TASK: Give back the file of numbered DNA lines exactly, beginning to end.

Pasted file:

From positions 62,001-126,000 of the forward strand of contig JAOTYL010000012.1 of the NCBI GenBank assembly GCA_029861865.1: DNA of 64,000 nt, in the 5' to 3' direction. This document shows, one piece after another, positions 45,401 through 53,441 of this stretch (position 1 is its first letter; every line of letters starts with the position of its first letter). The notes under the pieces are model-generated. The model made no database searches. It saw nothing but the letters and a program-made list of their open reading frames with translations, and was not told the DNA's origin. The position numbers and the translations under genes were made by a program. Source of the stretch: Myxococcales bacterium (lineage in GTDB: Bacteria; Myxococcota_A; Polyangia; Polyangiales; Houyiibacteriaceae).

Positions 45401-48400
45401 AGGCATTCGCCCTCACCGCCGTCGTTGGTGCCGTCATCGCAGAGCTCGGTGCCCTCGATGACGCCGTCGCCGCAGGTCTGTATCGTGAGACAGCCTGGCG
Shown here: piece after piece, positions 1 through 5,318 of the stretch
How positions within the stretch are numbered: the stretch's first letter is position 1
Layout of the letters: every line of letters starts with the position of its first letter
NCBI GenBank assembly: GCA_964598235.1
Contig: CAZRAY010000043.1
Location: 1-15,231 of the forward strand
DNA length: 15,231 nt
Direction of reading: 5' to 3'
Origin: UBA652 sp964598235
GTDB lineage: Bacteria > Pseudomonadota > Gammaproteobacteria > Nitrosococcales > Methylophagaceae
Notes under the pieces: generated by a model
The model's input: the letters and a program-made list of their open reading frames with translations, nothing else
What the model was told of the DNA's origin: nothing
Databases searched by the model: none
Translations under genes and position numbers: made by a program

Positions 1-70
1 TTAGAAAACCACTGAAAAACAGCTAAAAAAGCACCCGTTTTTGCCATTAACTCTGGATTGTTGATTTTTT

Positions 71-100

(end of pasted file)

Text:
From positions 62,001-126,000 of the forward strand of contig JAOTYL010000012.1 of the NCBI GenBank assembly GCA_029861865.1: DNA of 64,000 nt, in the 5' to 3' direction. This document shows, one piece after another, positions 45,401 through 53,441 of this stretch (position 1 is its first letter; every line of letters starts with the position of its first letter). The notes under the pieces are model-generated. The model made no database searches. It saw nothing but the letters and a program-made list of their open reading frames with translations, and was not told the DNA's origin. The position numbers and the translations under genes were made by a program. Source of the stretch: Myxococcales bacterium (lineage in GTDB: Bacteria; Myxococcota_A; Polyangia; Polyangiales; Houyiibacteriaceae).

Positions 45401-48400
45401 AGGCATTCGCCCTCACCGCCGTCGTTGGTGCCGTCATCGCAGAGCTCGGTGCCCTCGATGACGCCGTCGCCGCAGGTCTGTATCGTGAGACAGCCTGGCG
Shown here: piece after piece, positions 1 through 5,318 of the stretch
How positions within the stretch are numbered: the stretch's first letter is position 1
Layout of the letters: every line of letters starts with the position of its first letter
NCBI GenBank assembly: GCA_964598235.1
Contig: CAZRAY010000043.1
Location: 1-15,231 of the forward strand
DNA length: 15,231 nt
Direction of reading: 5' to 3'
Origin: UBA652 sp964598235
GTDB lineage: Bacteria > Pseudomonadota > Gammaproteobacteria > Nitrosococcales > Methylophagaceae
Notes under the pieces: generated by a model
The model's input: the letters and a program-made list of their open reading frames with translations, nothing else
What the model was told of the DNA's origin: nothing
Databases searched by the model: none
Translations under genes and position numbers: made by a program

Positions 1-70
1 TTAGAAAACCACTGAAAAACAGCTAAAAAAGCACCCGTTTTTGCCATTAACTCTGGATTGTTGATTTTTT

Positions 71-100